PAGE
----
As summer draws to a close, Seasons of Durango is also changing.
The restaurant’s previous executive chef, Dennis Morrisroe, has left to become the new general manager of the Sunnyside Farms Market. Replacing him will be Shane Lovelady, who was previously the sous chef at the Glacier Club and Dunton Hot Springs.
Seasons will also be bringing on Ty Weber as its new sous chef and Scott Wells, most recently of The Palace, as its new manager.
“It’s a shame to lose him (Morrisroe),” Weber said, “but through that, we’re going to see a lot of fun and interesting changes.”
Lovelady said he is going to bring fresh ideas based on his background in Southern cuisine and his experience cooking in Australia. “Australia is just a melting pot of cuisines,” he said.
One example of an item Lovelady wants to incorporate into the menu is a beet succotash, featuring local root vegetables. Oysters will also return to the menu, probably on weekends, he said.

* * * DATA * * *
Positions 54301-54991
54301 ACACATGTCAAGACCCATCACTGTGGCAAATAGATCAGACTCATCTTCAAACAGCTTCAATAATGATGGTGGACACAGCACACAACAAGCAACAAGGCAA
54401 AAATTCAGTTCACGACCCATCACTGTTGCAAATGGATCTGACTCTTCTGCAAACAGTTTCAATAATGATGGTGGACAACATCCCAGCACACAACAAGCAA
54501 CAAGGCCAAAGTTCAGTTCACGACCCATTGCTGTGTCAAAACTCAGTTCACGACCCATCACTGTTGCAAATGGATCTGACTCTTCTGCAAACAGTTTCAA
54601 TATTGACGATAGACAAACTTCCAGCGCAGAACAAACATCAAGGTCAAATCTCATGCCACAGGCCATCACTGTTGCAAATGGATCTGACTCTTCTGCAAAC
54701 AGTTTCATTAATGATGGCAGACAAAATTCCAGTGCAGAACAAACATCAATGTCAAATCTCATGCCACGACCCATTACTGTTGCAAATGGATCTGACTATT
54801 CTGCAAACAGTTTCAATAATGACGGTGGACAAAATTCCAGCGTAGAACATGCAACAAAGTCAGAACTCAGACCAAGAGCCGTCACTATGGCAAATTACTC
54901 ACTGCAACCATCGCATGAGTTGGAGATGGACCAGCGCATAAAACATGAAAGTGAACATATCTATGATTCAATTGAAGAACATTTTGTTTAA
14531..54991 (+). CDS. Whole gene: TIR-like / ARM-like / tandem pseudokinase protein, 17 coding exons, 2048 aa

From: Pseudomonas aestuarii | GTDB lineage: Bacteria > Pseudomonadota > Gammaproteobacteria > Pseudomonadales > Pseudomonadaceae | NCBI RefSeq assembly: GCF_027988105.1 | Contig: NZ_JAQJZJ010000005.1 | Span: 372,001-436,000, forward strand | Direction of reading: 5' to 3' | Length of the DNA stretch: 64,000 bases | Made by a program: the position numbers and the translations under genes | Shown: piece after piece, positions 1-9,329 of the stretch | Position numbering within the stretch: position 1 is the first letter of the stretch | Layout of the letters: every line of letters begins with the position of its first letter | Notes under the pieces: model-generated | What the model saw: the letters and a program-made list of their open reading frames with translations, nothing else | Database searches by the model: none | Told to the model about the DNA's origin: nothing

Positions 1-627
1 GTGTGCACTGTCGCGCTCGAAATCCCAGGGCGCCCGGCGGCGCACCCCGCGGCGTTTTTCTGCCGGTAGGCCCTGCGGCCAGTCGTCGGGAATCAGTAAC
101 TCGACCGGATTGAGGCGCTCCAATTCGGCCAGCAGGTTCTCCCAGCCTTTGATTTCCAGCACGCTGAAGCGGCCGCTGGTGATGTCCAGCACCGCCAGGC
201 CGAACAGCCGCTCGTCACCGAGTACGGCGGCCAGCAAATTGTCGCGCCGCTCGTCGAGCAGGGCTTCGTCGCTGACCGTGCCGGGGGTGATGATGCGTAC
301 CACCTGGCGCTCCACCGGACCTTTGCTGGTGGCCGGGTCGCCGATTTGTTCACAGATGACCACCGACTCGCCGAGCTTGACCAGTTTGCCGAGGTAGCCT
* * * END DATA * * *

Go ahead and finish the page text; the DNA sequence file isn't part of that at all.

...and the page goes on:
Weber’s forte is modern plating and modern dishes, he said. For instance, incorporating local microgreens into dishes will be a nod to modern food, he said.
Weber said the twists the new team plans to put on Seasons’ legacy menu items “will reflect a newer and younger look.”
The restaurant’s fall menu will be coming later this month, and in the meantime, the new team is experimenting with daily specials and values customer feedback.
Karen Barger, Seasons’ owner, said that while many things will be changing at the restaurant, others will stay the same. The oak-fired grill is sticking around, as is the rotisserie associated with it.
“On the days that I work when the rotisserie is going, it is torture all day long,” Wells said. “It smells so good.”
Rotisserie chicken has been on every menu since Seasons opened and will continue to be. The restaurant’s calamari and tiramisu will also stick around, Barger said.
Outside of the kitchen, Wells said he would like to change the way the community approaches Seasons.
“I’d like to make it so it’s less of a special occasion restaurant and more of an everyday couple-times-a-week kind of place to come hang out,” he said.